George A. Macones, M.D., has been named head of the Department of Obstetrics and Gynecology and the Elaine and Mitchell Yanow Professor.
Larry J. Shapiro, M.D., executive vice chancellor for medical affairs and dean of the School of Medicine, announced Macones’ appointment, effective Sept. 1.
Macones will replace James R. Schreiber, M.D., who has served as head of obstetrics and gynecology since 1991.
“Dr. Macones is a recognized leader with impressive accomplishments as a teacher, researcher and clinician,” Shapiro said. “He is a physician-scholar ideally suited to take the reins of our obstetrics and gynecology department, which has flourished under the leadership of Dr. Schreiber, and is poised to reach new heights.
“Dr. Macones’ administrative talents will ensure that the department’s federal and private research funding continue to grow and that our medical training and clinical care programs are among the top tier in the nation.”
Macones also will become chief of obstetrics and gynecology at Barnes-Jewish Hospital, and will work with school and hospital leaders to manage the institutions’ combined clinical and teaching programs.
He also will direct the high-risk obstetrical and gynecological oncology services University physicians provide at Missouri Baptist Medical Center.
Macones comes to the University from the University of Pennsylvania School of Medicine, where he was associate professor of obstetrics and gynecology and of epidemiology.
He’s a specialist in maternal-fetal medicine, with expertise in managing medically complicated pregnancies and those at risk for preterm birth.
He is internationally recognized for his clinical research in reproduction. Macones has authored or co-authored more than 100 scientific articles, many focusing on issues related to preterm birth and complicated deliveries. He also serves on the editorial board of several major research journals.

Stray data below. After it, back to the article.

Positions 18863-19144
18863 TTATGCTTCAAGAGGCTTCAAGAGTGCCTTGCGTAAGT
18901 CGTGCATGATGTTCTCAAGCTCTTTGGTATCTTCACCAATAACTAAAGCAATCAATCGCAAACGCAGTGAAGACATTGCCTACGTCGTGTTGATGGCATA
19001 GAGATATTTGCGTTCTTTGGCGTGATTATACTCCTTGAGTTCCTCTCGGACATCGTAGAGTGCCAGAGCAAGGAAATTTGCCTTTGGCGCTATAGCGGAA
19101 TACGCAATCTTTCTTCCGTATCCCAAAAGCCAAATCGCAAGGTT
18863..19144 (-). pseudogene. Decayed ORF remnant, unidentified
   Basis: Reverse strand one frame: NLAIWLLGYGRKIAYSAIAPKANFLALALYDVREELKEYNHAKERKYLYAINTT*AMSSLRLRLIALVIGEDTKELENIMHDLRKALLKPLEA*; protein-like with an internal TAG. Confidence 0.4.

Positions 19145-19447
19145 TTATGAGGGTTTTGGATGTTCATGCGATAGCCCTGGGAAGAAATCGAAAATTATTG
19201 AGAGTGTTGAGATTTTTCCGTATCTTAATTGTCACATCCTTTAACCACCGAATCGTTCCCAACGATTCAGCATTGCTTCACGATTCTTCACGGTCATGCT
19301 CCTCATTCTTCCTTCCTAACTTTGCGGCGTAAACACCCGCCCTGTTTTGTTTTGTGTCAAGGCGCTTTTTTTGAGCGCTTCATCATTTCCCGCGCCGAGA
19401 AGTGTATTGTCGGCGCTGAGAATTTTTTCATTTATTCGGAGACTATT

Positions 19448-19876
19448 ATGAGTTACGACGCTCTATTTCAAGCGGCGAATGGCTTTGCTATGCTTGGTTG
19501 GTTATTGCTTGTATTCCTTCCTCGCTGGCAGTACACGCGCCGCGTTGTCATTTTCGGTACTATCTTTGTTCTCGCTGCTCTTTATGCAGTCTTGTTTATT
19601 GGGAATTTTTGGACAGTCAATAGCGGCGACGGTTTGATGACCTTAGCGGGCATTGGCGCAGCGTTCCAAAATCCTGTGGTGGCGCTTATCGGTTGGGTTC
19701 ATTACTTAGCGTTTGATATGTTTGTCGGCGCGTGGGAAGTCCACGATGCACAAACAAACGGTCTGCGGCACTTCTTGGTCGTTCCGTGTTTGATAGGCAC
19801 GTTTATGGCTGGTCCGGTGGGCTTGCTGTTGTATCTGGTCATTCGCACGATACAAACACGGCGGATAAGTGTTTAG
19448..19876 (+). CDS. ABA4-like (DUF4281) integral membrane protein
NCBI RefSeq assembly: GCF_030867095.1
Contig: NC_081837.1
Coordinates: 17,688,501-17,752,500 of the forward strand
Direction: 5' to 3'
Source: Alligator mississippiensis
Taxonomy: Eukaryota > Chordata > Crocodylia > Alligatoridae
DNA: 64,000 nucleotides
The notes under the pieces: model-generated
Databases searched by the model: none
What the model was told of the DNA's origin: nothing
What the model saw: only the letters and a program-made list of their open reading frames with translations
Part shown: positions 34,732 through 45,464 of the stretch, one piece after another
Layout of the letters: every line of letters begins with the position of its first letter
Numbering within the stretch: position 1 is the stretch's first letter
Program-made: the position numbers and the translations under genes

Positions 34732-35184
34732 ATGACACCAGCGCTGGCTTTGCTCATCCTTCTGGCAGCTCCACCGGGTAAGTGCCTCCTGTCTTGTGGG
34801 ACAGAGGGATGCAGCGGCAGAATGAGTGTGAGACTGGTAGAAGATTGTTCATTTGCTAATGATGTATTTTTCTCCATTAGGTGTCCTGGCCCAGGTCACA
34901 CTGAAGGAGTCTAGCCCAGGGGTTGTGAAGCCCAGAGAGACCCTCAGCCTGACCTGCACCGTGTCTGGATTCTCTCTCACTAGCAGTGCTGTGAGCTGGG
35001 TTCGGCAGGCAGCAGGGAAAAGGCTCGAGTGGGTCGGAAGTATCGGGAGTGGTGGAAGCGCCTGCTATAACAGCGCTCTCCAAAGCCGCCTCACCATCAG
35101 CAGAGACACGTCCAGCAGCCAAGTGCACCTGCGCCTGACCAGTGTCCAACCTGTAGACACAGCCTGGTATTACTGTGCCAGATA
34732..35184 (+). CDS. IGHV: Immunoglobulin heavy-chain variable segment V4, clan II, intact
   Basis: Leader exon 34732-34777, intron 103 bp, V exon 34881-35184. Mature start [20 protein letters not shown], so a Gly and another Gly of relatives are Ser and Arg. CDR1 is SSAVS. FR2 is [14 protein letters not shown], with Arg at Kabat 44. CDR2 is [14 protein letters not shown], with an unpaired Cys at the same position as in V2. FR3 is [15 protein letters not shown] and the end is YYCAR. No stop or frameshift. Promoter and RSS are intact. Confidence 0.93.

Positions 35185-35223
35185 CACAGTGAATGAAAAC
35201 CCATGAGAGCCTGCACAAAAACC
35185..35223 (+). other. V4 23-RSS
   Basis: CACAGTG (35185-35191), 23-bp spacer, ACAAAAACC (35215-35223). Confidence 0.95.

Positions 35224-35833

Macones has been recognized for his research with awards from the Society of Maternal-Fetal Medicine and the American College of Obstetricians and Gynecologists.
He has served on national committees, including roles on advisory committees at the National Institutes of Health and the Food and Drug Administration.
He’s also active in the certification process with the American Board of Obstetrics and Gynecology and continues to serve the American College of Obstetricians and Gynecologists on several national committees.
Board-certified both in general obstetrics and gynecology and in the subspecialty of maternal-fetal medicine, Macones has served as director of obstetrics and director of the Division of Maternal-Fetal Medicine at the Hospital of the University of Pennsylvania for the past five years.
He is a fellow of the American College of Obstetricians and Gynecologists and of the Society for Maternal-Fetal Medicine. Macones holds membership in the American College of Epidemiology, the Society for Gynecologic Investigation and the American Gynecological and Obstetrical Society.
Macones earned a medical degree from Jefferson Medical College in 1998 and a master of science degree in clinical epidemiology from the Uni-versity of Pennsylvania in 1996.
He completed a fellowship in maternal-fetal medicine at Jefferson Medical College in 1994.
Funds endowing the Elaine and Mitchell Yanow professorship were provided by Mitchell Yanow, M.D., in 1997, and the professorship was first held by Schreiber.
“I am excited to be joining the faculty at Washington University and being an active member of the University community,” Macones said.
“I look forward to building upon the tradition of excellence within the department established under the leadership of Dr. Schreiber and am particularly honored to hold the Elaine and Mitchell Yanow professorship.”
Yanow, an alumnus of Washington University and the School of Medicine, was a member of the medical school’s National Council.
He received the University’s Brookings Award and the Distinguished Alumnus Award. In addition to a long and accomplished medical career, Yanow was cofounder and board chairman of Medicine Shoppe International, Inc. Yanow died in 1998 at age 80.
Schreiber announced last year that it was his intention to retire from administrative duties as department head in 2005 and to return full-time to teaching, research and clinical care.
An international search was launched for his successor.
Schreiber’s clinical interests have been in evaluating treatments for infertility and developing therapy for recurrent spontaneous miscarriage.
Under Schreiber’s leadership, the research activities of the department have grown substantially.
Schreiber is also credited with enhancing the resident physician and postgraduate fellowship training programs in association with Barnes-Jewish Hospital.
He also struck a groundbreaking contractual agreement with Missouri Baptist Medical Center, in which University specialists would provide consultative and patient-care services for high-risk obstetrical and gynecologic oncology patients at the hospital.